Towednack

This is another post prompted by a question from Sidney Wood, who asked about the name Landewednack.

The building in the picture is Towednack Church. It is dedicated to St Tewennocus. As you probably know if you have been paying attention, little or nothing is known about very many Cornish saints. However, we do know something about this one. The saint didn’t exist. The name is a misinterpretation of an honorific formula in Old Cornish: to + first syllable of name + oc.

I haven’t yet been able to find the significance of the suffix and there is a little doubt about the meaning of the prefix. Oliver Padel says it could be either a demonstrative or the Old Cornish word for “your”. So who was the saint? It was St. Winwallus aka Winwaloe aka Guénolé aka…I did a post with some info on this guy on April 19th, 2012.

So to answer Sidney’s question: Landewednack means “the sacred enclosure of the revered St. Winwallus”. The <d> in both Towednack and Landewednack is the result of the regular late Cornish process of pre-occlusion

Towednack is a small, isolated village. At least it is isolated now. I suspect it was once a thriving place when the tin mines all around were in operation. It has a couple of claims to fame. It is one of the places that claims to have seen the last sermon preached in Cornish. That was in 1678. Another incident involving the place was the discovery in 1931 of a hoard of very fine Bronze Age gold ornaments, probably imported from Ireland. Finally, there is the legend of the church tower. This was recounted by Rev. Władisław Somerville Lach-Szyrma in 1882. The tower was never finished because “The Evil One” destroyed during the night what had been built during the preceding day. It is an example of the principle “if you don’t succeed after trying a couple of times, go home and have a cup of tea.”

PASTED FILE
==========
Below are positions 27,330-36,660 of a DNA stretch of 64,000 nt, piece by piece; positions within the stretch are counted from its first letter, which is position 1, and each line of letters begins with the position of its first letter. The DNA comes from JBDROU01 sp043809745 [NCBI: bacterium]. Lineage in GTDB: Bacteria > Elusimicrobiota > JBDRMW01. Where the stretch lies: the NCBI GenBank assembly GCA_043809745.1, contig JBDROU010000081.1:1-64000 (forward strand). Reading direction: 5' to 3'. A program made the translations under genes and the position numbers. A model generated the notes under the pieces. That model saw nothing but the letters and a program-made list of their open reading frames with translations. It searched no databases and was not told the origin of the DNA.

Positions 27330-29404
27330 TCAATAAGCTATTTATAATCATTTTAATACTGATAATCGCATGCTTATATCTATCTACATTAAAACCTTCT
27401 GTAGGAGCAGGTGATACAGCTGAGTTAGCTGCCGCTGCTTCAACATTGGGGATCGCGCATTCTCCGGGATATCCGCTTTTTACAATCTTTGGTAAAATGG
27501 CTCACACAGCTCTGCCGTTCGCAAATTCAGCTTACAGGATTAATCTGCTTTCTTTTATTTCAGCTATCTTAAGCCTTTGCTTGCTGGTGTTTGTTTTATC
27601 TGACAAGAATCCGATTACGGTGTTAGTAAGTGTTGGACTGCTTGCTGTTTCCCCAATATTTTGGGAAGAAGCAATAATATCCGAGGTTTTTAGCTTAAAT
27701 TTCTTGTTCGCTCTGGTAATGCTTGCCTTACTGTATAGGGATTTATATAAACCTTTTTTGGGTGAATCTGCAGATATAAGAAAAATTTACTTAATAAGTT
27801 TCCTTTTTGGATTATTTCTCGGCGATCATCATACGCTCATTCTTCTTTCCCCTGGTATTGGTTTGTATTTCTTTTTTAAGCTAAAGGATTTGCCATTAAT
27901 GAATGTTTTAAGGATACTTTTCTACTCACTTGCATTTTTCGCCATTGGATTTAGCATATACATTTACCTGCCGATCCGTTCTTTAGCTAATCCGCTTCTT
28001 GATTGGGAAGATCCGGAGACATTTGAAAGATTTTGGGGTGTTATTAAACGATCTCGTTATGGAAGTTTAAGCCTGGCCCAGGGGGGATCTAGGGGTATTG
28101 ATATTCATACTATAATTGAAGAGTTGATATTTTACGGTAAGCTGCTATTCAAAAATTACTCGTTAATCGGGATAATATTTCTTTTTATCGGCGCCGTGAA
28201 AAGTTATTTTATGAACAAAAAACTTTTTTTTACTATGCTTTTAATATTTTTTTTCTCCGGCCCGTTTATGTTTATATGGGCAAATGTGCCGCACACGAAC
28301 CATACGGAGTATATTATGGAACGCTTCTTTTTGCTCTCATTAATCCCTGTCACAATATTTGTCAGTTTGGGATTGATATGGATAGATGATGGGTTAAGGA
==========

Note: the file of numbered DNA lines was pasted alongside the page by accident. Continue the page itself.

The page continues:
3 thoughts on “Towednack

  1. I know Oliver is being healthily non-commital but this the first part of Towednack is surely the 2sg possessive pronoun, the reason being that this is an extremely common element in the formation of hypocoristic saints’ names (‘pet names’, avoiding fancy jargon). As I’m sure you know, this is most commonly seen in early Gaelic, where we have a large number of names consisting of Mo/Do [My/Your] + basic or compressed form of saint’s name, optionally + a diminutive suffix, most commonly -ín, -án, or most relevant for the Cornish example, -óc (which was borrowed into Irish/Goidelic from Brittonic – it comes from an old Celtic suffix used in personal names, < -ako) – examples include "Mo Cholmóc" ('My little Colm') as a pet-name for St Columba. This pattern is not quite so common in Welsh/Cornish/Breton, but is healthily attested, though this is perhaps the only well-known Cornish example where it turns up in a place-name.

  2. Yes, Padel does mention the Irish mo/do thing. He also says that Landkey near Barnstaple in N. Devon derives from Landegea < Lan + To + Kea, "enclosure of your Kea". Here there is no diminutive suffix. Thank you very much for the info about óc.

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